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  1. #1
    Join Date
    Mar 2008

    Default Colorado Notice To Quit

    I have several questions about using a Notice to Quit to terminate the tenancy of a tenant with a one-year residential lease that expires later this year.

    The tenant did not pay the rent last month. I sent a 3-day demand notice to pay or vacate and the tenant paid within the 3 days. This month, the tenant paid on time, but the check is not valid. The tenant also breached the lease last month by not preventing the water lines from freezing, and I have a substantial bill for restoring the water, per county code.

    Is a Notice to Quit the right form to use? As grounds for termination in the Notice to Quit, can I include this month's non-payment of rent (bad check) AND last month's non-payment of rent as a repeat violation? Can or should I also include the breach for the frozen water lines in the grounds for termination?

    I would like to regain possession before the lease expires more than 8 months away.

  2. #2
    Join Date
    Sep 2005
    Behind a Desk

    Default Re: Colorado Notice To Quit

    Payment with a rubber check isn't payment - it's nonpayment.

    You can put down whatever valid grounds you have for termination on your notice.

    Quote Quoting What do I do to evict someone from a house/apartment?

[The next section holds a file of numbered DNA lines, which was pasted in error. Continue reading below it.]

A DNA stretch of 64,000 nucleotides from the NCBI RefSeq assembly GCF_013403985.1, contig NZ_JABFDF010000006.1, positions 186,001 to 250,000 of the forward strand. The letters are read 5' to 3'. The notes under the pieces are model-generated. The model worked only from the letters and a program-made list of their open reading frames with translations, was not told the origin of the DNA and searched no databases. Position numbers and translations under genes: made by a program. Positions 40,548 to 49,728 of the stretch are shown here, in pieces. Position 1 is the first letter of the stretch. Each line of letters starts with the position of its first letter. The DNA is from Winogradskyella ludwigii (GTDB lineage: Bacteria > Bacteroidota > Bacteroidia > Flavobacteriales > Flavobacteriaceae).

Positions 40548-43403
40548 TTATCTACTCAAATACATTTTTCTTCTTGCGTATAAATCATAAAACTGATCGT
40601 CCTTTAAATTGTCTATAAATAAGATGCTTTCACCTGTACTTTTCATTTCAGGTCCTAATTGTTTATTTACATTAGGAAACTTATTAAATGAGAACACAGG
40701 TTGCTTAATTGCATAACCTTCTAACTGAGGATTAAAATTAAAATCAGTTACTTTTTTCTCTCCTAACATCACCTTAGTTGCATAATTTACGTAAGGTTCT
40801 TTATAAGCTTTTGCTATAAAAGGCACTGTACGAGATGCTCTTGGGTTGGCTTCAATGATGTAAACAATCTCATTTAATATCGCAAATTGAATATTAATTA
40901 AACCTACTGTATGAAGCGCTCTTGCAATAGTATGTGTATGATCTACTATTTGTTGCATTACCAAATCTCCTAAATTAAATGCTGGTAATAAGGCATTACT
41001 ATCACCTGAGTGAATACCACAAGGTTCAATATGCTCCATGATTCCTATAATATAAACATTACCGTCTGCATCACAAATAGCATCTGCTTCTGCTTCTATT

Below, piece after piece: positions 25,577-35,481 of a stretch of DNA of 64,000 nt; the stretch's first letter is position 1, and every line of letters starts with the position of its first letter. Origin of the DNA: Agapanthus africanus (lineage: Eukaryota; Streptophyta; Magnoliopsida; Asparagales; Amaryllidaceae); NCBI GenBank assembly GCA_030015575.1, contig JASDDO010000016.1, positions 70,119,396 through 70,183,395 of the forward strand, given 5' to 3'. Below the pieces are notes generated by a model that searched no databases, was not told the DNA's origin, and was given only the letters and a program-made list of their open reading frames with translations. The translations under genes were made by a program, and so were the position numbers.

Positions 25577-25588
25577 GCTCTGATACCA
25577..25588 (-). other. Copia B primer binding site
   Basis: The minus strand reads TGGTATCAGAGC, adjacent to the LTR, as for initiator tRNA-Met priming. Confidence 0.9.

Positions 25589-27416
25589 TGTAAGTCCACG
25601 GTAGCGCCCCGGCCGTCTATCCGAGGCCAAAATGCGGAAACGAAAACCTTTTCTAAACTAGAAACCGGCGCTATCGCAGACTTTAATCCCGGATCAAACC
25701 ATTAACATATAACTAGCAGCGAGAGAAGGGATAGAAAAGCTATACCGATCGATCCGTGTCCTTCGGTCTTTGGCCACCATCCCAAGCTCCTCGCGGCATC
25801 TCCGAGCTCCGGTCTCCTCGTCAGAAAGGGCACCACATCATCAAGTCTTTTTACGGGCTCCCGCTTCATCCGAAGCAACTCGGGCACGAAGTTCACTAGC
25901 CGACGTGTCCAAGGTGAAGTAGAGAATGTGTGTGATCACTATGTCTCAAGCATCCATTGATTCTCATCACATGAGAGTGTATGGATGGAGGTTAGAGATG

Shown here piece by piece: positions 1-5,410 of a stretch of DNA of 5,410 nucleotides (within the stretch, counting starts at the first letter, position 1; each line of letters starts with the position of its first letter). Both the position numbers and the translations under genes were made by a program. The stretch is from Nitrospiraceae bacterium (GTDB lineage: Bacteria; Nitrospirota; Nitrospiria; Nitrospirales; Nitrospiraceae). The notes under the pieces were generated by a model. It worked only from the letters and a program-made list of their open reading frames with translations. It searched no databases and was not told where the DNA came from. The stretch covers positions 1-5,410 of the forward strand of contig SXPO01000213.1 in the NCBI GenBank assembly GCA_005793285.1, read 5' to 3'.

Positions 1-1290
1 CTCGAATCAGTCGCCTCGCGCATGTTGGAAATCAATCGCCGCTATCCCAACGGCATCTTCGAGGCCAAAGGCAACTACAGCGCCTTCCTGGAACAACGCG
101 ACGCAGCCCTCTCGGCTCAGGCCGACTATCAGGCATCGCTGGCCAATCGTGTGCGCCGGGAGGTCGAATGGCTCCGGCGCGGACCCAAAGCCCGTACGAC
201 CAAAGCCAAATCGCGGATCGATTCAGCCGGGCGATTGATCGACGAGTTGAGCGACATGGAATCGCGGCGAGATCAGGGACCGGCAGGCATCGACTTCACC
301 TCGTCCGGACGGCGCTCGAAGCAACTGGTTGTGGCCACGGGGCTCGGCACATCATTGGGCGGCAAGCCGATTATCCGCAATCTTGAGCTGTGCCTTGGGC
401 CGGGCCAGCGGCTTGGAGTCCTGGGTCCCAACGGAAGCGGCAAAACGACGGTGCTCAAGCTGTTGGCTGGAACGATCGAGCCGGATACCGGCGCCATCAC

To be evicted, a tenant must clearly violate the lease agreement. A landlord can legally evict a tenant through formal legal eviction proceedings called forcible entry and detainer. There are generally three types of eviction proceedings: 1) at the end of the rental period; 2) eviction for non-payment of rent; or 3) eviction for violating terms of a lease. For each type of eviction, the landlord must serve the tenant with a written signed Notice/Demand. The contents of the Notice and the time that it must be served depends on the type of eviction.

    If eviction Notices are ignored, the landlord may go to Court and file a lawsuit. Once the landlord obtains a judgment, the Court can issue a Writ of Restitution after 48 hours to have the Sheriff remove the tenant from the premises. The details of eviction law are complex. The basic law is provided in Colorado Revised Statutes 13-40-101 through 126. However, consultation with an attorney is advisable.
    Forms are here.

  3. #3
    Join Date
    Mar 2008

    Default Re: Colorado Notice To Quit

    Mr. Knowitall, I can't decide whether to laugh or cry at the quote in your reply, "The details eviction law are complex." My current understanding is that if the tenant doesn't pay, pays late, or pays with a bad check (nonpayment), the landlord is required by Colorado law to give the tenant a chance (another chance) to pay within 3 days before the landlord can start the formal eviction process, no matter how many times the tenant repeats this violation! Apparently Colorado law "protects" the tenant this way, huh? Let's see, 3 days times 12 (months) is 36 days = over 1 month in a year.

    In any case, thanks for your reply.

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